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In identifying the linguistic, political, social, economic, religious,

and familial conventions and/or statuses of four Hispanic groups living

in the United States; the following four groups have been chosen,

Mexican Americans, Puerto Ricans, Cubans, and El Salvadorians. Each

group has a rich cultural identity but has been placed in the same

category, Hispanic Americans, on the basis of language. All these

groups share the Spanish language, though each has a different

dialect and some words spelled and pronounced the same have

different meanings. For example, sopa means soup in some countries,

but in others it means soap.

Mexican Americans language is made up of a mix of their national

language Spanish and English, sometimes referred to as Spanglish.

Politically Mexican Americans were very active in the Mexican American

Civil Rights movement spearheaded by Mendoza, V. “…Reies LÐ"Ñ-pez

Tijerina and the land grant movement, is picked up by Rodolfo "Corky"

Gonzales in Denver who defines the meaning of Chicano through his

epic poem I am Joaquin, embraces CÐ"©sar ChÐ"ÐŽvez and the farm

workersвЂ¦Ð²Ð‚Ñœ(2000). The movement as defined by Mendoza, V. “The

Mexican American Civil Rights MovementвЂ¦Ð²Ð‚Ñœ “…encompassed a broad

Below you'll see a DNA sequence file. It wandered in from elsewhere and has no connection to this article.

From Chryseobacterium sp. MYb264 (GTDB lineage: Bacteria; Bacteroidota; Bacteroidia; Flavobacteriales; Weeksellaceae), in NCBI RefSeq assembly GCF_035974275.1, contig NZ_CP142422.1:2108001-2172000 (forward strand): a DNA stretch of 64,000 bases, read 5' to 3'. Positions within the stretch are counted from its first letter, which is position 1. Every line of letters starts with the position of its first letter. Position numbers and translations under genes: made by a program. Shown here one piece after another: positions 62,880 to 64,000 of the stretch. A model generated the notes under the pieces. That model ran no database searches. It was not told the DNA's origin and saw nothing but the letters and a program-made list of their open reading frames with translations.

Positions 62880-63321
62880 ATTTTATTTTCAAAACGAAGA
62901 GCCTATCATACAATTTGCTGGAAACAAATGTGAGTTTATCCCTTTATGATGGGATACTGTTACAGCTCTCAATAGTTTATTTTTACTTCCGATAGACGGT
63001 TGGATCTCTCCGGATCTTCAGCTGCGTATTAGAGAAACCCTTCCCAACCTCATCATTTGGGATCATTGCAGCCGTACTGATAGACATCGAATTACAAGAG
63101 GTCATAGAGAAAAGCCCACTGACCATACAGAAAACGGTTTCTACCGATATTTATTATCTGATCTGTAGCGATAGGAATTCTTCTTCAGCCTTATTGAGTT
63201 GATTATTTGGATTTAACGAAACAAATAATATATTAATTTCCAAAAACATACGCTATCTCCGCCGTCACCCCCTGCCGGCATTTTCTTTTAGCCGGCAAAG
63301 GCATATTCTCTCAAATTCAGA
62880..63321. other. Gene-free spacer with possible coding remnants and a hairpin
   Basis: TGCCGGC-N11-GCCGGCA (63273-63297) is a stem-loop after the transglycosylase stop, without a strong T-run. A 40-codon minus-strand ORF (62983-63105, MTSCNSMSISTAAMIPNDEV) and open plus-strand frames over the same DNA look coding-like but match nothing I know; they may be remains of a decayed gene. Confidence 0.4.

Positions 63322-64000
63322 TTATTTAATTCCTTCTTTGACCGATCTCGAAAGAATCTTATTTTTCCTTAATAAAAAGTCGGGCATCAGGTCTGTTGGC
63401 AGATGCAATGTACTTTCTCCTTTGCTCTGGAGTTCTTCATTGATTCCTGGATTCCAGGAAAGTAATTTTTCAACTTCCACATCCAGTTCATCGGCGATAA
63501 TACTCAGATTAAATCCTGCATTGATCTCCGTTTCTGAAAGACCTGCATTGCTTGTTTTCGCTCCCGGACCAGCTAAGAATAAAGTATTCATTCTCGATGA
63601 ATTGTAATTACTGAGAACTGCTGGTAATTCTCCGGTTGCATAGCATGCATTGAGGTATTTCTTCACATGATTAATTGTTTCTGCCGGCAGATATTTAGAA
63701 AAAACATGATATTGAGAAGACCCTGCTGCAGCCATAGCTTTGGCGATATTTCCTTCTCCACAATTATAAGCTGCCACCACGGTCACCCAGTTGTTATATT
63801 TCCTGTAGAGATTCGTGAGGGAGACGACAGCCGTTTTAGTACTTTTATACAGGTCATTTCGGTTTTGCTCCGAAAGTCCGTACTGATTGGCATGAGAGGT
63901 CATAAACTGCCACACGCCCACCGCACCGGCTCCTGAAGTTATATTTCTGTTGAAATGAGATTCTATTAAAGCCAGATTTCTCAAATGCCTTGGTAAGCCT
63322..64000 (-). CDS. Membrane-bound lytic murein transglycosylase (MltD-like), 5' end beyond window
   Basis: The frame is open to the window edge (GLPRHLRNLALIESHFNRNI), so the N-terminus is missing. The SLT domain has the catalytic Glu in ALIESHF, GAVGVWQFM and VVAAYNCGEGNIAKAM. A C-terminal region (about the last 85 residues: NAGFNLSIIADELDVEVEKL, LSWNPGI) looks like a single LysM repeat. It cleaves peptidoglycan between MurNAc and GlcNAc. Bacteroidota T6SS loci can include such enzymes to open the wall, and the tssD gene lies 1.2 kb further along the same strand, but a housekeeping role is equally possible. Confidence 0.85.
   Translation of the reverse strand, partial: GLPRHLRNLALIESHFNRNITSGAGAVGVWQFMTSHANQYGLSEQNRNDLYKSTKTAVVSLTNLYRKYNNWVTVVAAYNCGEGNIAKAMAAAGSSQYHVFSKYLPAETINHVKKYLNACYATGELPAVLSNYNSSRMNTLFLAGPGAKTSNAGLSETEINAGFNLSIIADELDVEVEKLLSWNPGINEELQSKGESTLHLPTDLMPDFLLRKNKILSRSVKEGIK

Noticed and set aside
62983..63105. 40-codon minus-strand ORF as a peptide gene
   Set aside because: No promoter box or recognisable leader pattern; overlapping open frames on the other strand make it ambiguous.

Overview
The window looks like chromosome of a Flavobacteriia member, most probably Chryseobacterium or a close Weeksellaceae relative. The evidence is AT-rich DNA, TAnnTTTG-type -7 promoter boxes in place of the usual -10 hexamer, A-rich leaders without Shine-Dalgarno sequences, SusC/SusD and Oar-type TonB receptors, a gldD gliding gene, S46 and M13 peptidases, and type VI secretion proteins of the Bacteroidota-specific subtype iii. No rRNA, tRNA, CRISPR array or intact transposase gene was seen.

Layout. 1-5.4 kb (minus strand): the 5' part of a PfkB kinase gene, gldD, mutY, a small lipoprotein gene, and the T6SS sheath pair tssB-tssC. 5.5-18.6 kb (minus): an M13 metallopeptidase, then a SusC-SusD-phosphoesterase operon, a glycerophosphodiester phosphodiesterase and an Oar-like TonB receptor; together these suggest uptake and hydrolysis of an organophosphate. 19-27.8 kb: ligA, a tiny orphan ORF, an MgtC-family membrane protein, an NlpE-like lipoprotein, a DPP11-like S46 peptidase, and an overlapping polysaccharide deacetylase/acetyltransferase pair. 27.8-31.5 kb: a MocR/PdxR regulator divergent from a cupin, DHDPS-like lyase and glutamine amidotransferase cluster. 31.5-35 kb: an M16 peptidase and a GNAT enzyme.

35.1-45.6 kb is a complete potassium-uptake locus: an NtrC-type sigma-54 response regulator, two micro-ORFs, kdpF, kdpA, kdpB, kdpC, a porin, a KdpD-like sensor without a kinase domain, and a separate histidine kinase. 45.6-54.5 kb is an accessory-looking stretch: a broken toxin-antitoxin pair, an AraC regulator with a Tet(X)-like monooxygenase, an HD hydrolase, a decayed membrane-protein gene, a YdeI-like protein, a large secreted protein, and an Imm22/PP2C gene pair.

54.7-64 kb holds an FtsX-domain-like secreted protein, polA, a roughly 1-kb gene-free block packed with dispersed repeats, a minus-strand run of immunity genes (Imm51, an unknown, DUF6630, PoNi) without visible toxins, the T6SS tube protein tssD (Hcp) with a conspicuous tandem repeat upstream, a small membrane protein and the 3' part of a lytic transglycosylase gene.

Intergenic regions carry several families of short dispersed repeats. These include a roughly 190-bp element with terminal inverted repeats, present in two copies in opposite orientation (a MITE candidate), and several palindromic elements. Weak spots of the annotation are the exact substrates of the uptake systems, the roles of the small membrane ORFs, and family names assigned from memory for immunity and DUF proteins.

cross section of issuesвЂ"from restoration of land grants, to farm

workers rights, to enhanced education, to voting and political rightsвЂ¦Ð²Ð‚Ñœ

Socially Mexican Americans seem to want what all immigrants who

come to this country seeking; the American Dream. (Alba, R. 2006).

Educationally, Mexican Americans, no matter the generation rarely go

past High School; according to the reading, Alba, R. “Huntington

presents data that appear to show very low levels of Mexican-

American educational advancement beyond high school, regardless of

generation.” And that;

“Thus, he cites numbers reported from the National

Latino Political Survey, conducted at the end of the

1980s, to show that no more than 10 percent of

Mexican Americans of any generation earn a

credential beyond high school and only 4 percent of

the fourth generation attains the baccalaureate; 40

percent of this generation fails to obtain the high

school diploma.” (2006)

Through out the immigration of Mexicans to America it seems that

little progress is made for Mexican Americans to move up from

immigrant status to mainstream social status. Due in part to the

amount of discrimination and poor educational systems that were

provided to them, Mexican Americans have not really assimilated

themselves into the American mainstream culture. (Alba, R. 2006)

Economically, Mexican Americans are pushing for fair pay. This

plays out most predominately in the Mexican American Civil Rights

movement as discussed earlier with Cesar Chavez. (Mendoza, V.

2000). Fair pay, benefits and adequate wages are still an issue for

Mexican Americans.

Family for Mexican American seems to focus on the Grandparents,

especially the Grandmothers, they appear to be the staple of the

family according to GonzÐ"ÐŽlez-Clements, A. in Mexican American

traditions in Nebraska, “Grandmothers, those special women who held

them and fed them and healed them, grandmothers who knew the

remedies, the stories, the crafts, the foods, and the language that

some of us have forgotten.” American Christmas traditions have been

adopted, in place of their traditions such as Gonzalez-Clements, A.

“The traditional Mexican posada, a house-to-house celebration of song

and food that replicates Joseph and Mary's search for shelter on

Christmas EveвЂ¦Ð²Ð‚Ñœ

Puerto Ricans



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